Why praising to the skies clouds the issue

`Lavish' compliments are among teaching don'ts revealed by study
31st October 2014, 12:00am


Why praising to the skies clouds the issue


Telling students they have done a good job may seem a sensible method of encouragement, but dishing out excessive praise has been named one of the worst teaching missteps.

"Lavishing" approval on pupils, grouping by ability and seeking to make children "active learners" are among the teaching "don'ts" that appear in research released today. Meanwhile, the traits identified as most common among the best teachers include deep subject knowledge, good classroom management skills and ensuring that students are always challenged.

The study was commissioned by social mobility charity the Sutton Trust, which hopes the findings will be distilled into an easy-to-use toolkit for improving teaching methods and learning (the report, What Makes Great Teaching, will be available at www.suttontrust.com).

Robert Coe, the director of Durham University's Centre for Evaluation and Monitoring, led the research, analysing which teaching methods show clear evidence of boosting attainment among students and which methods have little proven benefit.

Professor Coe will present the findings next week at an education conference in Washington DC, sponsored by the Sutton Trust and the Bill and Melinda Gates Foundation.

Practices that have minimal impact on achievement include "lavish" praise and, in particular, giving the "wrong kind" of praise to low-attaining students, which could confirm teachers' low expectations of them.

Similarly, grouping students by ability makes "no difference to learning outcomes", the report says. Teachers are often unable to distinguish between the strongest and weakest learners in a group, and either go too slow for high-ability pupils or too fast for others, it adds.

"Praise can be fine, and if done properly can be good, but it can also undermine and reduce performance if given out badly," Professor Coe said. "There's no simple recipe for what is good or what is bad, but that is part of the issue. What teachers will need to do is look at the toolkit produced, but then go further and read about the research to get a real understanding of what works and what doesn't."

Part of the reason why teachers continued to use ineffective teaching methods was that the UK lacked a culture of sharing research among practitioners, Professor Coe added.

Alex Quigley, assistant headteacher and director of research and learning at Huntington School in York, said teachers and their senior leadership teams had often been too eager to buy into quick fixes when trying to improve school performance.

"As with all these things - learning styles, active learners - they are easily packaged up as being a silver bullet for great teaching," Mr Quigley said. "As soon as you can brand it as something, you can then sell it, and teachers are very busy and so sometimes they fall for it.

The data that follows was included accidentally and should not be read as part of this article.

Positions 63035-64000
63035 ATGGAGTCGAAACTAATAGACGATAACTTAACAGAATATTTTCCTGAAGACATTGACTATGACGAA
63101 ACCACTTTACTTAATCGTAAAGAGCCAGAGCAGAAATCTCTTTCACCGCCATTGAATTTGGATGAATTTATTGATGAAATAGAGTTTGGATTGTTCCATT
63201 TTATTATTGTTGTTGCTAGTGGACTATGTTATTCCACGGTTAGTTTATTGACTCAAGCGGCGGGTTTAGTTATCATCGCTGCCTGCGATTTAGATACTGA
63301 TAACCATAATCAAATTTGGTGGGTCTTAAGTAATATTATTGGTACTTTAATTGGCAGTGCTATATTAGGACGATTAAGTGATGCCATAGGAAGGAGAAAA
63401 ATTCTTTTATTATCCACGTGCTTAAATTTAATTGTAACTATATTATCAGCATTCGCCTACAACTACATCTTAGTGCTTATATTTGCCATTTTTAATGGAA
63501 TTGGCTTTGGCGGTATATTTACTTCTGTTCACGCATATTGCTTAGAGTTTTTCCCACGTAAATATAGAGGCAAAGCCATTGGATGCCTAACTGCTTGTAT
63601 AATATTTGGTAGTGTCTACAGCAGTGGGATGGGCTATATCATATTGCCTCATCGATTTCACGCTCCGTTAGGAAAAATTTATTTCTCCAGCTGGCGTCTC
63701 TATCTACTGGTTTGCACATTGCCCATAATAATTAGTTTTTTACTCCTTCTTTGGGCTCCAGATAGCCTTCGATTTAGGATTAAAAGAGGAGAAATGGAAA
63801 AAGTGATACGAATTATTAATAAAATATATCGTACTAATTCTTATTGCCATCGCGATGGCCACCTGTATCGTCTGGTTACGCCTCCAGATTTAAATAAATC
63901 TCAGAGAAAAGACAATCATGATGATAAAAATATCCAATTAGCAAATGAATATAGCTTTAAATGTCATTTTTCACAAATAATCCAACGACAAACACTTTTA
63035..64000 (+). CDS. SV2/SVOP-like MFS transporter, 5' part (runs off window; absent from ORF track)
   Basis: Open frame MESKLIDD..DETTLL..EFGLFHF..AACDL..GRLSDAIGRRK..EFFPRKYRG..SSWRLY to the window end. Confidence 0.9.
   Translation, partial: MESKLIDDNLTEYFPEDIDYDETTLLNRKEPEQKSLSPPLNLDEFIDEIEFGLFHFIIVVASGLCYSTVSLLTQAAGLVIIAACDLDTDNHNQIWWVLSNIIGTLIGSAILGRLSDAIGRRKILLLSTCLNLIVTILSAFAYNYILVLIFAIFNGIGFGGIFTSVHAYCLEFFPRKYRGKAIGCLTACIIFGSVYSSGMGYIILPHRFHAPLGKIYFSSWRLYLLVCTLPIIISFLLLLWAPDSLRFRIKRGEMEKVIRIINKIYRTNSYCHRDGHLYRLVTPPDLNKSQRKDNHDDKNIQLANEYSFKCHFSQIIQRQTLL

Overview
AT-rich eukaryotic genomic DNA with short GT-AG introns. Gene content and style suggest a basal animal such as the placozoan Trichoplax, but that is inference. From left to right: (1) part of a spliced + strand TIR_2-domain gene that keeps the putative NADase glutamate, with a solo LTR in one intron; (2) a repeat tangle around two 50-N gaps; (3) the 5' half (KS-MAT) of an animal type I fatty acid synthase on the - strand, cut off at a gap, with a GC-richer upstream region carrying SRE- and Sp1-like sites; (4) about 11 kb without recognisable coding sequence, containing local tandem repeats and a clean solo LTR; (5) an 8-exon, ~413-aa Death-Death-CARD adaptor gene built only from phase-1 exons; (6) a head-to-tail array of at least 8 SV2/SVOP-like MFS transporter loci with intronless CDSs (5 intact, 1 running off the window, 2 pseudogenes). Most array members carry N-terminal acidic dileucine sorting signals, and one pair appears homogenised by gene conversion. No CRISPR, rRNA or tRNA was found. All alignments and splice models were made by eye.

"Teachers and school leaders are partly to blame. The pressure of the job means sometimes you look for shortcuts, but there are no real shortcuts to improving a school."

Outside influences - such as inspection - also played a role, with "Ofsted whispers" sometimes leading to misunderstanding of preferred teaching methods, he said.

And although Mr Quigley welcomed the idea of a toolkit outlining best practice, he warned that a go-to guide would only be helpful if teachers had a proper understanding of why methods did or did not work. A first-class degree in a particular subject would not make a teacher great unless they also had other strengths, such as classroom control, he added.

The Sutton Trust hopes the research will become as widely used as another of its resources, the Pupil Premium Toolkit. Now known as the Sutton Trust-EEF Teaching and Learning Toolkit, it was adopted by the Education Endowment Fund and is used in schools across the country.

Lee Elliot Major, director of policy and development at the Sutton Trust, said the research came at a time when politicians and policymakers had finally shifted their focus away from the structure of schools and towards improving what happened in the classroom.

"One of education's great ironies is that we invest huge efforts to improve the learning of pupils, yet neglect the learning of teachers themselves," Dr Elliot Major said. "This is an important report as it signals the increasing focus education leaders are placing on improving the `core business' of teaching in schools.

"We know a great teacher can more than anything else transform the prospects of poorer pupils in particular. It's why teaching will be at the heart of the major political debates over education."

Dos and don'ts of classroom practice

What works

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